In Africa, farm land is used to feed the rich countries

A Chinese supervisor watches over road construction in Ethiopia. Critics say China's investments in Africa in return for natural resources constitute neo-colonialism.
By Mark Schenkel

Developing countries are leasing farm land so rich countries can feed their populations. Neo-colonialism? Or do the poor countries benefit?

Neo-colonial, is how director Jacques Diouf of the UN's Food and Agricultural Organisation (FAO) has branded the practice. Since 2006, developing countries have leased 15 to 20 million hectares of farm land to foreign investors, according to a study by the International Food Policy Research Institute - a territory equal to the total farming area of France - with a turnover of 20 to 30 billion dollars since 2006.

New research commissioned by the FAO and the International Fund for Agricultural Development (IFAD, also a UN organisation) says the leasing of farm land to foreign companies, investment funds and foreign governments is now a worldwide phenomenon. The study, conducted together with the British International Institute for Environment and Development (IIED), concentrated on five African countries - Ethiopia, Ghana, Madagascar, Mali and Sudan - where 2.5 million hectares of farm land have been leased out since 2004.

Feeding the rich

  • According to the study Land grab or development opportunity? Agricultural investment and international land deals in Africa, it is mainly Middle-Eastern and Asian countries and companies that are leasing farm land in Africa.

  • The cheap and abundant African farm land is used to secure the food supply for populations in oil-rich countries with poor agricultural infrastructures. An investment fund from Abu Dhabi, for instance, has leased 28.000 hectares in Sudan to produce corn, beans and potatoes for the United Arab Emirates.

  • A consortium of Saudi Arabian agricultural companies has announced it will invest 400 million dollars in food production in Sudan and Ethiopia.

  • Bio-fuel is another reason to lease African land. The British energy company CAMS Group announced last year it had leased 45.000 hectares in Tanzania for the production of sorghum, a weed that can be used to produce bio-fuel.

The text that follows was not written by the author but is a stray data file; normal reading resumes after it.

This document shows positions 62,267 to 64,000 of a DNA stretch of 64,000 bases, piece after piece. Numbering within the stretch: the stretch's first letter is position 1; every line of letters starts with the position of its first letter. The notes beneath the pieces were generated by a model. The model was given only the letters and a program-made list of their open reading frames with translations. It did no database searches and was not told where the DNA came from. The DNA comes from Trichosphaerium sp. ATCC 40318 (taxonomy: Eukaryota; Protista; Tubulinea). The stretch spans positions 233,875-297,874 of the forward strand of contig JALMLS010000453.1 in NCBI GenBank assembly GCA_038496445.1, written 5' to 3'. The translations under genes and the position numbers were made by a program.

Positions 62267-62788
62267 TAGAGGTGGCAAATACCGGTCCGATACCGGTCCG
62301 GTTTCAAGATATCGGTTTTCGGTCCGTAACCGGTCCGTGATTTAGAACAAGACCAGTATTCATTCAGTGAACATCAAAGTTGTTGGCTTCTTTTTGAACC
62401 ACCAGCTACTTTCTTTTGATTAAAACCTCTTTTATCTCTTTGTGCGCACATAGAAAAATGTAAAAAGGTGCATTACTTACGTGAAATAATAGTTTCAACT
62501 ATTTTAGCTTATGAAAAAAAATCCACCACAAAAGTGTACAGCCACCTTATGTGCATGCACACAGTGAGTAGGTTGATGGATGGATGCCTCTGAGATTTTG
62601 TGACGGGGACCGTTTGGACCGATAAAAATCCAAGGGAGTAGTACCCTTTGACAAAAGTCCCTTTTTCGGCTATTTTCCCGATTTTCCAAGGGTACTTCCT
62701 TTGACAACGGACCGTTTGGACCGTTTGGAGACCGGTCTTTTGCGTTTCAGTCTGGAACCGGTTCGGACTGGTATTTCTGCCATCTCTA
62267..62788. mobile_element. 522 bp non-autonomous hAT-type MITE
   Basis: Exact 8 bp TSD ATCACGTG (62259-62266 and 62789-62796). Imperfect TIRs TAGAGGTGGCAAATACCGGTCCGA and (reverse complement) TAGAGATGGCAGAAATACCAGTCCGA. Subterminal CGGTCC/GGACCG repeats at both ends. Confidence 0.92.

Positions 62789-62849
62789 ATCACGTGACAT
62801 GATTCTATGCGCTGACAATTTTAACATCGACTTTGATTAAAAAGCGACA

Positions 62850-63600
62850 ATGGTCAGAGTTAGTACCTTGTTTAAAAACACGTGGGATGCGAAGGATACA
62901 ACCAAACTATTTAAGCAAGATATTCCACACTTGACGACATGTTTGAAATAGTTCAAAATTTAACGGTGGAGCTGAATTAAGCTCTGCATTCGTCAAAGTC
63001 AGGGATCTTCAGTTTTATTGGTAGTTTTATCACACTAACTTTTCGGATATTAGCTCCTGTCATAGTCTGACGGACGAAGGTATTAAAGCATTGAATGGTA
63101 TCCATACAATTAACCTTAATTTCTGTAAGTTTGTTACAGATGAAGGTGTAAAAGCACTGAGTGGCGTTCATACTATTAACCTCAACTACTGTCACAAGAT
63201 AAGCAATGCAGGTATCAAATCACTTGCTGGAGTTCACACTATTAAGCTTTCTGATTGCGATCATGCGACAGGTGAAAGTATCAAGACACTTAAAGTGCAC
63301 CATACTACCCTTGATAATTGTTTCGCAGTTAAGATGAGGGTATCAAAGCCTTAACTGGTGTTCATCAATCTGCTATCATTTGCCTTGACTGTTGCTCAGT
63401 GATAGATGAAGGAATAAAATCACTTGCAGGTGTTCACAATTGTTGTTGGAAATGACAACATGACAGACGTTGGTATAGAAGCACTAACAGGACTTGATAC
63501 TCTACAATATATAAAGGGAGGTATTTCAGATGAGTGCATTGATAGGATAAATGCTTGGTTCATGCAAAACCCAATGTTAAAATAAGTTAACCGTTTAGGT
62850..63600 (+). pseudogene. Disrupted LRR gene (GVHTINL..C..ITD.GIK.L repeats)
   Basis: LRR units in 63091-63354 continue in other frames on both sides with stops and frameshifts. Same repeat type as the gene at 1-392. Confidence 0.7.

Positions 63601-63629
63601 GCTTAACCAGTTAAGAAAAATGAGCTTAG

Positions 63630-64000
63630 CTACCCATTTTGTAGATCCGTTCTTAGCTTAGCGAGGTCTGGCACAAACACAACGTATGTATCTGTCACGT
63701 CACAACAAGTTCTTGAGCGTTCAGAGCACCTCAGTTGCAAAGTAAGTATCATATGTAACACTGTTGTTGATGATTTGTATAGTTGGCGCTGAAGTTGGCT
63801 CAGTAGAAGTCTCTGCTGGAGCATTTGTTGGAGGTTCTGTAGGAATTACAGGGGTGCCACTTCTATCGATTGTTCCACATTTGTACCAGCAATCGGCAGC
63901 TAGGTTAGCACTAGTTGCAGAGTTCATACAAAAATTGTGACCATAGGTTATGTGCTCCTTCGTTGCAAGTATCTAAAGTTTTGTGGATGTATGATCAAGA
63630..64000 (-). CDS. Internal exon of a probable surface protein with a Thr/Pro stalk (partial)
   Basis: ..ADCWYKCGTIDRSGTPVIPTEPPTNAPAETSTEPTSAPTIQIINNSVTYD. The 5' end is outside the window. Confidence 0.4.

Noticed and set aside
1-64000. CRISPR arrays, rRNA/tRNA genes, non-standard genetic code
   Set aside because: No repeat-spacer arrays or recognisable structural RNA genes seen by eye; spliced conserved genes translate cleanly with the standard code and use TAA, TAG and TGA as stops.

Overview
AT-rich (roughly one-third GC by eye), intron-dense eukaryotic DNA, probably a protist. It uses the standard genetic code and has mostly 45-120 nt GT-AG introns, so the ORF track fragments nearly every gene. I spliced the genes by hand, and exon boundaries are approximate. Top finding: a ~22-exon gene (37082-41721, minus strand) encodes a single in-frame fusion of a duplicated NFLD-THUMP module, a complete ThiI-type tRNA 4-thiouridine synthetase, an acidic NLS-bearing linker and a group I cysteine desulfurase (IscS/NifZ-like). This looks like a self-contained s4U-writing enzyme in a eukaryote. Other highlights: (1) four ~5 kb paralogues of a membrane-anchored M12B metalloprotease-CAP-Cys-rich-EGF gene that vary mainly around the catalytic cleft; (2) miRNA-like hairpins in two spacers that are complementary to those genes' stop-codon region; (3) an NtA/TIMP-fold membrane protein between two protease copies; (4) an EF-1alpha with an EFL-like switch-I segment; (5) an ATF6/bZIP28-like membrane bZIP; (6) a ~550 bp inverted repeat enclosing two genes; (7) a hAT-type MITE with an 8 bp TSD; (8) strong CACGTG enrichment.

• Once in a while it is the other way around and an African country gets its food from Europe: Lybia last year entered into an oil-for-grain agreement with Ukraine.

  • The main investors are semi-government companies and investment companies from oil-rich countries in the Middle East and Asia where fast growth and consequent high demand for fuel and food go hand in hand with poor agricultural facilities. Qatar and Kuwait, for instance, are big investors in Sudan. Ethiopia has leased farm land to Saudi Arabia.

    The researchers warn against jumping to conclusions about the effect of the practice on African countries. "Africa has been dying for decades to attract more foreign investment, so let's not shoot ourselves in the foot," Harold Liversage, an IFAD researcher, told Reuters press agency.

    But they also point to the dangers. Many African countries lack efficient property and environmental laws. In the absence of clear agreements, "there is a risk of poor people being chased off their land or loosing access to land, water or other necessities," the study warns.

    One bad example is Madagascar, where Daewoo from South Korea leased 1.3 million hectares of farm land - half of all the farm land on the island. The deal raised anger among poor Madagascans and led to a popular uprising that culminated in president Marc Ravalomanana being removed in a coup led by the populist Andry Rajoelina.

    The debate over leased farm land is similar to the one about Chinese investments in Africa. Critics say China investing in infrastructure in Africa in exchange for natural resources is neo-colonial too. But supporters say the cheap loans and investments provided by China are beneficial to African countries.

    China, by the way, is not looking for food from Africa. Its land deals in Africa are for bio-fuel or for pure investment purposes. For its food supply, China prefers to look to South-East Asia.


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